During one of the projects I worked on, I had to parse a text which was passed from the application in my T-SQL code. I found that T-SQL had no built-in string system function for this operation, which I find rather useful, especially in cases you need to perform some batch based operations (which helps accelerate your application performance by reducing round trips to the DB).
So I came up with the following solution:
CREATE FUNCTION [dbo].[Split] ( @RowData NVARCHAR(MAX), @Delimeter NVARCHAR(MAX) ) RETURNS @RtnValue TABLE ( ID INT IDENTITY(1,1), Data NVARCHAR(MAX) ) AS BEGIN DECLARE @Iterator INT SET @Iterator = 1 DECLARE @FoundIndex INT SET @FoundIndex = CHARINDEX(@Delimeter,@RowData) WHILE (@FoundIndex>0) BEGIN INSERT INTO @RtnValue (data) SELECT Data = LTRIM(RTRIM(SUBSTRING(@RowData, 1, @FoundIndex - 1))) SET @RowData = SUBSTRING(@RowData, @FoundIndex + DATALENGTH(@Delimeter) / 2, LEN(@RowData)) SET @Iterator = @Iterator + 1 SET @FoundIndex = CHARINDEX(@Delimeter, @RowData) END INSERT INTO @RtnValue (Data) SELECT Data = LTRIM(RTRIM(@RowData)) RETURN END
Note that this implementation uses DATALENGTH function instead of the LEN function, and that is due to the fact that LEN doesn’t consider the leading spaces in the given string variable – this can harm the parsed result. Another difference between DATALENGTH and LEN is that DATALENGTH returns the result as the number of bytes used where LEN returns the result as number of characters, and that is the reason we should divide the DATALENGTH result with 2.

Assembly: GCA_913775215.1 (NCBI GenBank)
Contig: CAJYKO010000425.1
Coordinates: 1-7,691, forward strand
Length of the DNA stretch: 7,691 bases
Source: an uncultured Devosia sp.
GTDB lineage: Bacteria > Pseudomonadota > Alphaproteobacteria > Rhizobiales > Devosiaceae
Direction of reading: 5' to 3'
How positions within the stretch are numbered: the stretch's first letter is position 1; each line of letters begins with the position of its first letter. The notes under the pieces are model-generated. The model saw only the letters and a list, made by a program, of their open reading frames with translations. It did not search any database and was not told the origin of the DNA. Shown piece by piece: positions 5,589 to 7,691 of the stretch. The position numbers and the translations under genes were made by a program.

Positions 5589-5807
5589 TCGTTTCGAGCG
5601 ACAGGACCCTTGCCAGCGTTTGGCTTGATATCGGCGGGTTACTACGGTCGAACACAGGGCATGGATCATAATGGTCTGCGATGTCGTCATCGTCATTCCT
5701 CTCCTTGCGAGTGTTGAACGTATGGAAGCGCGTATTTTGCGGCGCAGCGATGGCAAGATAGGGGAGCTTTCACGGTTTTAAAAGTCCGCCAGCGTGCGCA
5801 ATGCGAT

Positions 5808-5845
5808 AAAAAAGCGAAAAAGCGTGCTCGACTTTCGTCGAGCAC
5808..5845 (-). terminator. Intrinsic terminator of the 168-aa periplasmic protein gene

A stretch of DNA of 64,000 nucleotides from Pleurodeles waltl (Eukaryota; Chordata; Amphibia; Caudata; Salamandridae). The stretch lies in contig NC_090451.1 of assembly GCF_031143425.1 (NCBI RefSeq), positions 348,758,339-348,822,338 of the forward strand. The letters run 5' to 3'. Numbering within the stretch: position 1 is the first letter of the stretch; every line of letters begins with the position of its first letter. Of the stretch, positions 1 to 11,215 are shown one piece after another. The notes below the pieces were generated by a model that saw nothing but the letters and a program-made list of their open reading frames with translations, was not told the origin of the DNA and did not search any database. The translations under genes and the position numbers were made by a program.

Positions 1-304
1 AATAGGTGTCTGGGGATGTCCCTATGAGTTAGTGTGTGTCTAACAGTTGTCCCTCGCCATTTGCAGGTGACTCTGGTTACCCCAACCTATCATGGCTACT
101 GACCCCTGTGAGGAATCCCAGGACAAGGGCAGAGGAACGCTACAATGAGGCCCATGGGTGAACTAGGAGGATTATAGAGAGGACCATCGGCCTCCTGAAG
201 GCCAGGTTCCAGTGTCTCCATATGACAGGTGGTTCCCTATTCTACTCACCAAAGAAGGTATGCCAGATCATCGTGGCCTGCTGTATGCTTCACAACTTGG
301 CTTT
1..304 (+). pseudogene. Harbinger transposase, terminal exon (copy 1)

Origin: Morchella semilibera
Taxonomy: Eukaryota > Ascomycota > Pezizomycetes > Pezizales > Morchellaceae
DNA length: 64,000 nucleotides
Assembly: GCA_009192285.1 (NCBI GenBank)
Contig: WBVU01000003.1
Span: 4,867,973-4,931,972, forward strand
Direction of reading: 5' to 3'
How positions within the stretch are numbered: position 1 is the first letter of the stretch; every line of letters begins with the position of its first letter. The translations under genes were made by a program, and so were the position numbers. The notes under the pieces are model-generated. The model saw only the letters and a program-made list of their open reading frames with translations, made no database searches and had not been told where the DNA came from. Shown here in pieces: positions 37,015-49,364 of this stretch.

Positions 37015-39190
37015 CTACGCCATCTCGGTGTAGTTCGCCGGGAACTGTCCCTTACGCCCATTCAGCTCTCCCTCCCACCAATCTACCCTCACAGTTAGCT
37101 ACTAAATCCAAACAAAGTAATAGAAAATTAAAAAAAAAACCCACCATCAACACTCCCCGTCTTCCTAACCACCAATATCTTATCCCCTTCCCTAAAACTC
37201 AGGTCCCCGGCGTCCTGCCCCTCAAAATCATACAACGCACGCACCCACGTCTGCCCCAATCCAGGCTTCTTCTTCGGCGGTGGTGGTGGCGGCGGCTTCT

Here is an example of how to use the Split function:
DECLARE @Str NVARCHAR(MAX) SELECT @Str = 'This#$#is#$#my#$#test' SELECT * FROM [dbo].[Split] (@Str, '#$#')
And here are the results:
In this post I reviewed my implementation for T-SQL string Split function which you may find useful when parsing strings in T-SQL, especially in cases you would like to improve your application performance by doing some batch based operations.
Hope you’ll find it useful.